There are some restaurants where trying to stick to a budget automatically means you’re going to get a little less for your money. But, resigning yourself to lesser quantity doesn’t mean you’ll also need to suffer lower quality.
Chiesa fits solidly into this category. Nestled in the Montford area and housed inside what was once a church (what chiesa translates into), the restaurant is loved as much for its lowkey coziness as it is for its house-made pastas. Those pastas, however, come at a cost. It’s a reasonable cost, but when you only have $25 at play, a house-made pasta will blow your budget. Depending on what sauce you pick, the pasta dishes will run from $17-$20.
Add on a protein from a well-populated list ranging from a meatball to scallops, plan to tack on another $4-$13 depending on your choice.
House specialties also run up to $30 but taunt you with delicious options such as duck with broccolini and cherries or scallops with polenta and butternut squash. Ordering just a couple of appetizers seemed like the easy way out.
What did I walk away with? Eggplant Parmesan. Found under house specialties, this dish rings in at $17 but doesn’t shy on food. Four ample slices of eggplant come breaded in house-made breadcrumbs, crispy and layered with melted mozzarella and drizzled in marinara (Chiesa calls it Antonia’s Sicilian tomato gravy). The sauce has plenty of flavor pulling from herbs, garlic and quality tomatoes. You can also find the gravy coating a generous serving of the restaurant’s house-made orecchiette.
If you don’t think a meal is complete without a meat, the mozzarella stuffed Italian meatballs will check your box for only $8. You get two meatballs per order. And, if you’re thinking $4 per meatball sounds a little steep, it isn’t for these two. They are a mix of HNG pork, beef and veal that literally weighed down their to-go container. The true bonus feature of this meatball, aside from a little melted cheese coating the exterior, was the melted mozzarella center, making this the easiest $8 decision you’ll ever make.
Our order also came with some sliced house-made focaccia, which incidentally comes in handy for all of the extra sauce that comes with the meatballs. By the end of the meal the focaccia ensures the sauce can no longer be referred to as extra.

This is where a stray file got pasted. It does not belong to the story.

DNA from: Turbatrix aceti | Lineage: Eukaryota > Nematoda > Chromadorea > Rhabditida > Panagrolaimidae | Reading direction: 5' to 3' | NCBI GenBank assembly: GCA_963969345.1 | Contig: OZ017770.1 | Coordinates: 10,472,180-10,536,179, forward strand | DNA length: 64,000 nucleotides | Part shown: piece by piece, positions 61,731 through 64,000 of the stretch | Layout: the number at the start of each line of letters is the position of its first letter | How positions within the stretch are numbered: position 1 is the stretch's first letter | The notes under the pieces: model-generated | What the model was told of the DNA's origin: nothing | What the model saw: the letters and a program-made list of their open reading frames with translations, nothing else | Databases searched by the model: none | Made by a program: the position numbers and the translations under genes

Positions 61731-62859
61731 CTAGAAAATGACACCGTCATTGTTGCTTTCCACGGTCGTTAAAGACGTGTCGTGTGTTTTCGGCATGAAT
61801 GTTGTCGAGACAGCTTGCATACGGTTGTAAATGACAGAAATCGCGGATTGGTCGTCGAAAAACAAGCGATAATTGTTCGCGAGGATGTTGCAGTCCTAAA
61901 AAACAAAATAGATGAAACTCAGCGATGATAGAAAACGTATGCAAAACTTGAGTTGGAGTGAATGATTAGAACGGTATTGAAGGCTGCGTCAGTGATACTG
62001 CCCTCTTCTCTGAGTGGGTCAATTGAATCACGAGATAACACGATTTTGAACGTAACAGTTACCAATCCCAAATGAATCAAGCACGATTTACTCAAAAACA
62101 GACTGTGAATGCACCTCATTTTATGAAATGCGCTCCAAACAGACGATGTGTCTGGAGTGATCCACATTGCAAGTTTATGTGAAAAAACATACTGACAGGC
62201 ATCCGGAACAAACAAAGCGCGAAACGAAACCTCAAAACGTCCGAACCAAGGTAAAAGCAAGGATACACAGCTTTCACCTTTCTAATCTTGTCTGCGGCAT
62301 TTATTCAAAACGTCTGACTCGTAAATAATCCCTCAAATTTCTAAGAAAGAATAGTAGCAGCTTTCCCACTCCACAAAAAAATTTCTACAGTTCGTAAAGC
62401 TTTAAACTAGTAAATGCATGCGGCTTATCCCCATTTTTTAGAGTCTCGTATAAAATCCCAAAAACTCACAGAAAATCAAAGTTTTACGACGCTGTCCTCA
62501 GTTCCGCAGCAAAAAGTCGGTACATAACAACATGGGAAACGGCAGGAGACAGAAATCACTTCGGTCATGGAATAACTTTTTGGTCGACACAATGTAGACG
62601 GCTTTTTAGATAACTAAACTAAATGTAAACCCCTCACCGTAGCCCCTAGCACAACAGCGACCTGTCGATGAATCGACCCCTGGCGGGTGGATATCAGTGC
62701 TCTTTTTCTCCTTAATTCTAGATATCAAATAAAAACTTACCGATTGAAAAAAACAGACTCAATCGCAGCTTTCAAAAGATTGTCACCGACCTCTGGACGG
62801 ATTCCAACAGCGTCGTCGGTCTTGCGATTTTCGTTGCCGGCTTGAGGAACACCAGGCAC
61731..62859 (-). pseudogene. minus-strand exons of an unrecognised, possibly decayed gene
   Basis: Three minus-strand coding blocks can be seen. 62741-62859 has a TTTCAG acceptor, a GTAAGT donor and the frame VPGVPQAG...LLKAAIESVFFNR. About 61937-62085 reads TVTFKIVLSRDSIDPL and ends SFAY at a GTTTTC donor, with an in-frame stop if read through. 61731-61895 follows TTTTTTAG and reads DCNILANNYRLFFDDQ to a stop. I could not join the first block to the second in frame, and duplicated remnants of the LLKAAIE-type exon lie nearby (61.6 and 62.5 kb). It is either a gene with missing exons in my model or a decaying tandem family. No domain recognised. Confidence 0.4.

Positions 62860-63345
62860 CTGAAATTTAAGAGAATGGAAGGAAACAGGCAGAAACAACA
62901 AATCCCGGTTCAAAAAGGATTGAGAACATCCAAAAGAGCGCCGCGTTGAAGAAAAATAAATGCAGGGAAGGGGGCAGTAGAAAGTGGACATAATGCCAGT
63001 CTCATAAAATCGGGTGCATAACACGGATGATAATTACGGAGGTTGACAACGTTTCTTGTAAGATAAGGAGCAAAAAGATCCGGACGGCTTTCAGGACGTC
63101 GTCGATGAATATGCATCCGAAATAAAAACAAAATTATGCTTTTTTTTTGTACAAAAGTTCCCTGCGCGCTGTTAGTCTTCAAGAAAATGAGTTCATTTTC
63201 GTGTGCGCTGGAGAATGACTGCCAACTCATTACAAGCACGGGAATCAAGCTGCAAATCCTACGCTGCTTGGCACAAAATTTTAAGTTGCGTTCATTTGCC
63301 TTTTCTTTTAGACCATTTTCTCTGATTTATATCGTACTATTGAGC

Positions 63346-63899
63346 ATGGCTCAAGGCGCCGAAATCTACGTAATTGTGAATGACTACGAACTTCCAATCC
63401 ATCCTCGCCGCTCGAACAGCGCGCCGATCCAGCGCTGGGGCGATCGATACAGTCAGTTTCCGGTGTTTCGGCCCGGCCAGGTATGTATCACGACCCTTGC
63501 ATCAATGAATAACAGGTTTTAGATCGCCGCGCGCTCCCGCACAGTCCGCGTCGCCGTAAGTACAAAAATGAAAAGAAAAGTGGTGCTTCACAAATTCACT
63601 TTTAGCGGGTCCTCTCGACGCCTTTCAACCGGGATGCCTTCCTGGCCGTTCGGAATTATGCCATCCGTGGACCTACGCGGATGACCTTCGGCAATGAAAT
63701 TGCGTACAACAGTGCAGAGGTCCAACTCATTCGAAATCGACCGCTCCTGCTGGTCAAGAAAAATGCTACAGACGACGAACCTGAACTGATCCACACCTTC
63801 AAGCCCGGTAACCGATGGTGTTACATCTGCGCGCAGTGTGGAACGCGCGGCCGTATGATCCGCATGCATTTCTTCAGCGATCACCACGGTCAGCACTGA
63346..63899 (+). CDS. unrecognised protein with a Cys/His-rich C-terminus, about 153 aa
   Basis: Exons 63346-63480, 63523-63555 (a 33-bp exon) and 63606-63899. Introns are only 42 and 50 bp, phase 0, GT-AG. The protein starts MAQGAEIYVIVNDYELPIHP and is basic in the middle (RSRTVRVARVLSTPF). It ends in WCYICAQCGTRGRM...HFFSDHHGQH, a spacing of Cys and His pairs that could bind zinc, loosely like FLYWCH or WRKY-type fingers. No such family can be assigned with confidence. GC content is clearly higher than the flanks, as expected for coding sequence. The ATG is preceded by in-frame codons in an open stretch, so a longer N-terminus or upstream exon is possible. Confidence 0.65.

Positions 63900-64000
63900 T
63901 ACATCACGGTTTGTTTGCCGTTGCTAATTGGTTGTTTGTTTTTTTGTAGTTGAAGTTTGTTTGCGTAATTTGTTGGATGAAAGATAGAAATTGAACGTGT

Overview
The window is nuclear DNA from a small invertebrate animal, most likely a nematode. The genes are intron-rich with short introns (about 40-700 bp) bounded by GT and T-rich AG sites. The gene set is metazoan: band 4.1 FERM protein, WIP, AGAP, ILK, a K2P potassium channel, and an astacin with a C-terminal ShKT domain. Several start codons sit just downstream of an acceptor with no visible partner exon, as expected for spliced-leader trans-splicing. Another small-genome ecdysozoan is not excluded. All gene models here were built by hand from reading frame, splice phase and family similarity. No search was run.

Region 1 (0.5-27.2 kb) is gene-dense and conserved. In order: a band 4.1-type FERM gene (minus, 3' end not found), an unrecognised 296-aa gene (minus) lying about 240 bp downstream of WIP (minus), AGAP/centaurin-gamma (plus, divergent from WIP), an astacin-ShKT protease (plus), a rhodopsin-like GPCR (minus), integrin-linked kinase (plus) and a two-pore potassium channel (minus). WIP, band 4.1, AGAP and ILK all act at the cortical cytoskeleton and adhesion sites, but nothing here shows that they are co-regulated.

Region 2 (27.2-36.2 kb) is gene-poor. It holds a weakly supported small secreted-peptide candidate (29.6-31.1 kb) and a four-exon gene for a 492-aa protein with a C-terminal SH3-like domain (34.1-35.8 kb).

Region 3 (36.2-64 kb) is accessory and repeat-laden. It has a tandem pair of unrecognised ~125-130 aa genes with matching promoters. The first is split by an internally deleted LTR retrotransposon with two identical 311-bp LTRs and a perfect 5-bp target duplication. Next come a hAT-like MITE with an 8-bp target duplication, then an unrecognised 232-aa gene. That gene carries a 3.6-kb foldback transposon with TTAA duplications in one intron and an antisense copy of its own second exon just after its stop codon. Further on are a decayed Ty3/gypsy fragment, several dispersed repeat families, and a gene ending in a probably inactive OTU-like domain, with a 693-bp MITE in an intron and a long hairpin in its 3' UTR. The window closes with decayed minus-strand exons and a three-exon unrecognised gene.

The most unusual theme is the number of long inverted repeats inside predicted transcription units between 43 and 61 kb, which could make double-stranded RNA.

When you step back and look at this meal, it may seem like, with only 2 dishes, you didn’t get enough for your money. But, the quantity of each of the two dishes made it easily worth the price tag of $25 and, honestly, was a generous enough portion to feed two adults.
So, now that cheese filled meatballs have undoubtedly won you over, your thoughts have shifted to logistics. Though the Chiesa’s website, at the time of this review, lists curbside as an option, it is not. That aside, pickup is still an easy process. You are required to phone in your order and pay at pickup. On your side is the Montford location, an easier parking experience than nearby downtown.
The restaurant seems to still be doing a fair amount of to-go, though they are now offering inside seating. As you walk in the door, a table is setup to your left in front of the bar as a staging area for all the to-to orders. You’ll pay here and pick up your food here.
Don’t wait for polpettes to start raining from the sky. Sadly that only happens in kids’ stories. If you haven’t had a chance to dine with Chiesa in a while, you’ll be glad you revisited even if just for to-go. In case you’re wondering, polpettes are meatballs. Did I mention you need to order them?
IF YOU GO
Where: Chiesa (Montford)
To order online: www.chiesaavl.com
Beverage notes: Cocktails, beer, wine and non-alcoholic beverages.
Contactless pickup available? No.
Matthew DeRobertis is a chef, writer and father to a kid who loves food more than her dog. Contact him at [email protected].
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